Zurich team explores immunotherapy for brain tumors

Promising new approach emerges as researchers combine two compounds in preclinical studies

Jeffrey Bouley
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ZURICH, Switzerland—A team of researchers at the University of Zurich believes it may have discovered a new weapon in the paltry arsenal against glioblastoma, which  is one of the most ominous brain tumors. Even with aggressive surgery, radiation and chemotherapy, those with this particular form of brain cancer can generally expect to die from the disease, but the Zurich team, led by Dr. Burkhard Becher, has achieved preclinical success with a novel form of treatment that involves encouraging the body’s own immune system to recognize and eliminate cancer cells in the brain.
 
As Becher points out, animal experiments show that it is relatively easy to treat cancer in the early stages; however, it is far more difficult to successfully treat advanced cancer. Furthermore, treatment of brain tumors poses particular challenges, given that regulatory T cells accumulate in brain tumors and suppress immune attacks.
 
The initial objective of the University of Zurich research was to break through the tumor’s protective shield, with Becher explaining, “We wanted to establish whether we can actually elicit an immune response to a tumor growing within the brain.”
Interleukin-12 (IL-12) was the initial weapon the team chose, because when IL-12 is produced in a tumor, immune cells are stimulated locally in such a manner that the tumor is attacked and rejected. The approach worked well in the early stages of the tumor, so the researchers took the next step and in the second stage of work waited until the tumor was very large and the life expectancy of the untreated test animals was less than three weeks.
 
“We only began treatment when it was, in fact, already too late,” said the first author of the study, Dr. Johannes vom Berg, in the news release about the research—predictably, the success rate was low, and the team then injected biopharmaceutical IL-12 into the large brain tumor. “This did induce an immune response but only led to tumor rejection in one-quarter of the animals.”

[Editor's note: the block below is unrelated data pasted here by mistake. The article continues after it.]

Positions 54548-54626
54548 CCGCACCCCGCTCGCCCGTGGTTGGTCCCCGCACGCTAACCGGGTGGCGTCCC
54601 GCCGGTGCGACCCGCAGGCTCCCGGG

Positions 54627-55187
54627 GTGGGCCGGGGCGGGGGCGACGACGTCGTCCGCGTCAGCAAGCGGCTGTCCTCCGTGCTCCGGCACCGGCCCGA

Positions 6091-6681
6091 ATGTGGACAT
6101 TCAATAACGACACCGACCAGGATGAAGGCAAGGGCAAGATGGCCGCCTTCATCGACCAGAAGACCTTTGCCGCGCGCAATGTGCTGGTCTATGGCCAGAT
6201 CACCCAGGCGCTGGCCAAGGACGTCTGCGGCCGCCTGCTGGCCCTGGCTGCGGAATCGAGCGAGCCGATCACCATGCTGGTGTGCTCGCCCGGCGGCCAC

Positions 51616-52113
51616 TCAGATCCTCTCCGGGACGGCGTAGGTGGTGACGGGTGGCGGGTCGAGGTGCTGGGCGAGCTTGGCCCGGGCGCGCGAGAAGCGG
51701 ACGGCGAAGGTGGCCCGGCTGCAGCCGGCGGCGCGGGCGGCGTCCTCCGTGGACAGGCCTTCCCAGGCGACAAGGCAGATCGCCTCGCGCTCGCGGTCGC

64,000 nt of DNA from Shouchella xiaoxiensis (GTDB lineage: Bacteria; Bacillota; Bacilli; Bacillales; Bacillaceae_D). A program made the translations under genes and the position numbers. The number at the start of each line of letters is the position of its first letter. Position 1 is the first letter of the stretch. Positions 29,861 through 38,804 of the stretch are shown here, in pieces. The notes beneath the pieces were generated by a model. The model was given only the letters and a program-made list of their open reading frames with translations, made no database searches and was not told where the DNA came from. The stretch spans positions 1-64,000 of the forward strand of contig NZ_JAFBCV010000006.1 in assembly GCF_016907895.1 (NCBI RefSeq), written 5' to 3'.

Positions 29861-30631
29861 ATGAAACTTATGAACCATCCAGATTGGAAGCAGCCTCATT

The twist in their treatment approach came when the researchers took a cue from a new development in skin cancer treatment in their next stage and combined intra-tumoral IL-12 with the intravenous administration of a novel immunostimulating drug (a CTLA-4 blocker) that suppresses the regulatory T-cells, bringing them from a 25-percent success rate in tumor rejection to an 80-percent success rate.
 
“I have rarely seen such convincing data in preclinical glioma treatment,” said Michael Weller, a neuro-oncologist and director of the Clinic for Neurology at University Hospital Zurich, in the news release about the research, adding, “That’s why this development should be tested as soon as possible in clinical trials.”
 
In a joint trial, the team then tested the treatment in another tumor model that reportedly mimics the clinical situation of a human brain tumor patient even better, and once again they were successful.
 
In the research paper published Nov. 25 in The Journal of Experimental Medicine, “Intratumoral IL-12 combined with CTLA-4 blockade elicits T cell mediated glioma rejection,” the team wrote, “Our data provide compelling preclinical findings warranting swift translation into clinical trials in GB and represent a promising approach to increase response rates of CTLA-4 blockade in solid tumors.”
 
In the announcement of the research results, Becher noted that they were seeking commercial partners and added, “We are cautiously optimistic but it’s time that we adopted completely new strategies to really get to grips with this fatal tumor.”
During a brief interview in late December, Becher updated the situation a bit, telling DDNews, “We are talking to potential commercial partners or investors to produce the compound in GMP quality. A clinical trial design draft exists and the clinical partners are enthusiastically on board.”
 
In other late 2013 brain tumor treatment news, Menlo Park, Calif.-based NewGen Therapeutics Inc. announced that data from a recent preclinical study demonstrate a high therapeutic potential for the company's targeted therapeutic candidate for brain cancer, NT-113. Data from in-vivo studies of the experimental drug reportedly demonstrated potent anticancer activity and improved survival in a mouse intracranial xenograft model implanted with both epidermal growth factor (EGFR)-amplified and EGFRvIII-mutated glioblastoma cell lines.
 
“Given NT-113's robust anticancer activity in multiple intracranial human glioblastoma xenograft studies, excellent pharmacokinetics and very high capacity to cross the blood-brain barrier, we plan to initially explore this potential targeted medicine for patients with glioblastoma and non-small cell lung cancer with brain metastases,” said Harry D. Pedersen, CEO of NewGen Therapeutics. “EGFR alterations drive many solid tumors to grow and spread.  Overexpression and/or mutations of EGFR occur in 40 percent to 60 percent of glioblastoma patients and 40 percent to 80 percent of non-small cell lung cancer patients, most of whom eventually develop brain metastases. Focusing on patients with EGFR over-expression or mutations in these studies should result in higher response rates, improved survival and more rapid approval timelines.”
NewGen plans to initiate Phase 1 studies with NT-113 in early 2015.

Jeffrey Bouley

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